Forgotten Fish: Old-timers with Plenty to Offer
Author: Neale Monks
The tetras, barbs, and gouramis that were popular in the "good old days" of the fishkeeping hobby still make beautiful and interesting aquarium specimens today.
One of the amusing things about the fishkeeping hobby is how certain fish go in and out of style. During the 1980s, Central American cichlids were very popular, with lots of different species regularly being offered for sale. Now, apart from the ubiquitous firemouths and convicts, these cichlids are rather infrequently sold in comparison with their African cousins. Go back a little further, into the 1960s and 70s, and it was the hardy barbs and tetras that held sway as the standard-issue tropical fish. Tolerant of the often less-than-perfect filtration and heating systems used back then, these fish were a good value, as well as being lively and fun to watch. Fast-forward to the present, and many of these old-timers have been swept away (or at least overshadowed) by a host of more brightly colored species like neons and fancy guppies.
However, these forgotten favorites were really very nice fish indeed, and remain excellent choices for the community aquarium. What made them popular in the past can still be useful today. For the beginner, these fish can be relied upon to be hardy, easily fed, and robust enough to put up with any slight problems you might have as you start out in the hobby. More experienced aquarists will appreciate these fish as being well worth re-discovering, having become rather unfamiliar in recent years. If you’re into oddball or predatory fish, some of these sturdy schooling species could make excellent dither fish or community tankmates.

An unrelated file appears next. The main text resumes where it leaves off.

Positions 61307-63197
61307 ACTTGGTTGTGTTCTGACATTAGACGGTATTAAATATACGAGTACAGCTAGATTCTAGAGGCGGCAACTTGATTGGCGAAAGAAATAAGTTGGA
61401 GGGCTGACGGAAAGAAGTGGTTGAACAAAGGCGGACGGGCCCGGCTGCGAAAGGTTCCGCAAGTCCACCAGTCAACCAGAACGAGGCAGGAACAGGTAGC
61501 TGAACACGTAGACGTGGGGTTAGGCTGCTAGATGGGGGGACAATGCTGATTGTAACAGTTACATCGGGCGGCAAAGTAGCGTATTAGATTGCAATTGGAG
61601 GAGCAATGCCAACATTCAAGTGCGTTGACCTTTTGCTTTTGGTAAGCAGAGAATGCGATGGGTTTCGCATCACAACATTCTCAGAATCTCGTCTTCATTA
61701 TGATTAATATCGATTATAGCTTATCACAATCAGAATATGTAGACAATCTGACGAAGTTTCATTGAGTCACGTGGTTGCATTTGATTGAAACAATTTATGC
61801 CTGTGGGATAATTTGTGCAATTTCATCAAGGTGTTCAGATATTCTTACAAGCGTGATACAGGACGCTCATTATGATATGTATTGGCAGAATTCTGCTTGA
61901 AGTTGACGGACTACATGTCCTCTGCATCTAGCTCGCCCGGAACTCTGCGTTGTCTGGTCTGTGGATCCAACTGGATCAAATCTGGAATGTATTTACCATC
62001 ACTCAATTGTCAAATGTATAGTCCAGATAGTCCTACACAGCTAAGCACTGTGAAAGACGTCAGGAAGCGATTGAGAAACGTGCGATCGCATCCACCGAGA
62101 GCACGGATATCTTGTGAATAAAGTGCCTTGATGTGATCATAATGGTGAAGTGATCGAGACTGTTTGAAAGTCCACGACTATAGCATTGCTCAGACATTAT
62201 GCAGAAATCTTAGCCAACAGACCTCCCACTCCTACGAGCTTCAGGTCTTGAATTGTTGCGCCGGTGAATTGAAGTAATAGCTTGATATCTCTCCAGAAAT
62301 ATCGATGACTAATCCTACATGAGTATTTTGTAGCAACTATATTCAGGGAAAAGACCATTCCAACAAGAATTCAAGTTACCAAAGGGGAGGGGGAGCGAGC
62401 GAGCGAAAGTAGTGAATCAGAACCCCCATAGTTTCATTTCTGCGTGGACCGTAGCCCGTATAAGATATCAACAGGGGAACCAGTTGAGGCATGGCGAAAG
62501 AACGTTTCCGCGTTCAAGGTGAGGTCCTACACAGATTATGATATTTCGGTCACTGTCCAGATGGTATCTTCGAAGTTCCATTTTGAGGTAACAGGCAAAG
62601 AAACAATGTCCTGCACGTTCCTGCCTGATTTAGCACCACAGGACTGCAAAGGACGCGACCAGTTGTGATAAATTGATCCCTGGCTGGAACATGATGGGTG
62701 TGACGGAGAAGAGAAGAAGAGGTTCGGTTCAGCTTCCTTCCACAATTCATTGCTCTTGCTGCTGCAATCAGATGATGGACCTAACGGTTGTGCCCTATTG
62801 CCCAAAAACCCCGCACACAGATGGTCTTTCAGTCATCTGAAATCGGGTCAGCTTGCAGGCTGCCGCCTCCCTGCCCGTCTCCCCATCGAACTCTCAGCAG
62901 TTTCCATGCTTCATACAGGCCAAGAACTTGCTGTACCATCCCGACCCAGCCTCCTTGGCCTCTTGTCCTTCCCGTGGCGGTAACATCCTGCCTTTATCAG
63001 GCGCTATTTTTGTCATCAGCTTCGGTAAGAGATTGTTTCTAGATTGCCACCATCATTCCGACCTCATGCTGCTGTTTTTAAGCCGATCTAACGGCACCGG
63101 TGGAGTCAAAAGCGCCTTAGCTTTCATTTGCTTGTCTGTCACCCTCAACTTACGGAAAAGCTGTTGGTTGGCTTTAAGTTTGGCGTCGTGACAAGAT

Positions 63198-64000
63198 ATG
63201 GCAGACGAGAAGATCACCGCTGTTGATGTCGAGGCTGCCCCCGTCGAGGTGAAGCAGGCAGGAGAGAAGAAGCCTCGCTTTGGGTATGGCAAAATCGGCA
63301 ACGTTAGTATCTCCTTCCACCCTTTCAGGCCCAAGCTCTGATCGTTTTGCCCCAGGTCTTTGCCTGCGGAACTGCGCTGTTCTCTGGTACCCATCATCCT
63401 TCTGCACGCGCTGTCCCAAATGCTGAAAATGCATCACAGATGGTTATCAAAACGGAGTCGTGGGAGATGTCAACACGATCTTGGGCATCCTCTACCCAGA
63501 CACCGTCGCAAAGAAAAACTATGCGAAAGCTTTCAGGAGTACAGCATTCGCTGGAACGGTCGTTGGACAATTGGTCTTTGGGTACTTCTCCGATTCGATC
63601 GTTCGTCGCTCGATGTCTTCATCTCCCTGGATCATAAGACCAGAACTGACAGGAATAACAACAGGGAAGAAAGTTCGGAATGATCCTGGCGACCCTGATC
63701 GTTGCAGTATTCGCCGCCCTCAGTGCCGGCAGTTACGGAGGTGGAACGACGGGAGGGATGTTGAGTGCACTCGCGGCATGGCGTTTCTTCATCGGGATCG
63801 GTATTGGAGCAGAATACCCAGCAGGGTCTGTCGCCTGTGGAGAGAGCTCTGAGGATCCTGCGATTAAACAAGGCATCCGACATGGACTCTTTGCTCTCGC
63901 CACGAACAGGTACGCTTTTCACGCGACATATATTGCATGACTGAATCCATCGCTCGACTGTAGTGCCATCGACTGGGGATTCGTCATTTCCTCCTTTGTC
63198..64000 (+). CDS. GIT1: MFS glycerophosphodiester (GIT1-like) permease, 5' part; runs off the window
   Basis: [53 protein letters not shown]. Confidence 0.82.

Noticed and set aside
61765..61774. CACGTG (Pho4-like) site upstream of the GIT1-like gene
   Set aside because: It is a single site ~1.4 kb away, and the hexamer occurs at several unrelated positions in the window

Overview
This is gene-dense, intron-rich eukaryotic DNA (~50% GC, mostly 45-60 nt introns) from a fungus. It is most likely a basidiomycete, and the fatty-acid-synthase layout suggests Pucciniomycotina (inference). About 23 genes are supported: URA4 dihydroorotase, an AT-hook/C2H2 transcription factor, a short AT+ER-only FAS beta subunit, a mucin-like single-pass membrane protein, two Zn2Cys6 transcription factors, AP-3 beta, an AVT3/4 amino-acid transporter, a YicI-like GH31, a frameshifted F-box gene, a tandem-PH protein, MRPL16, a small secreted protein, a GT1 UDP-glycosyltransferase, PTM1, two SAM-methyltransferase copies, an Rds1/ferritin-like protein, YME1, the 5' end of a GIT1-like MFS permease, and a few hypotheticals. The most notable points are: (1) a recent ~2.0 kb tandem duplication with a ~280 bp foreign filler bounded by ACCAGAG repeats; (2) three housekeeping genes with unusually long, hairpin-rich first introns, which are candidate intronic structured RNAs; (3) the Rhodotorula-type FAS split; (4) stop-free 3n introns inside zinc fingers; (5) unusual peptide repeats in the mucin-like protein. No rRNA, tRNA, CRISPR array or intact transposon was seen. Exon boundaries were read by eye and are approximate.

Barbs are among the most underrated aquarium fish around, largely because everyone associates barbs with fin-nipping. The reality is most species are actually very good community fish and can be trusted to coexist harmlessly with cichlids, catfish, gouramis, and most of the other species aquarists like to keep. The barbs kept by aquarists come primarily from Asia, though there are a few from Africa as well.
Many come from mountainous and subtropical regions where the water is distinctly cooler than that preferred by fish from the steamier parts of the tropics like the Amazon. As a result, these fish often do well in comparatively cool water, and some can even be kept in unheated tanks in centrally heated homes. It’s no surprise, then, that barbs were among the first fishes to be kept by aquarists in substantial numbers—some species being kept even before the first World War!
The Spanner Barb
A typical example is the spanner barb Puntius lateristriga, once one of the most common fish in the hobby but now only occasionally seen. In terms of body shape, it looks a lot like a small silvery-green to yellow goldfish with large shiny scales and a fairly streamlined body. Both sexes sport a little red in the dorsal fin, but this is much brighter on the males, which are also slim compared with the females. Its most distinctive feature is a set of three black bands, two vertical, one horizontal, that resemble a monkey wrench in shape. A wrench, in British English, is known as a spanner, and for whatever reason, this name has stuck to the fish throughout the English-speaking world.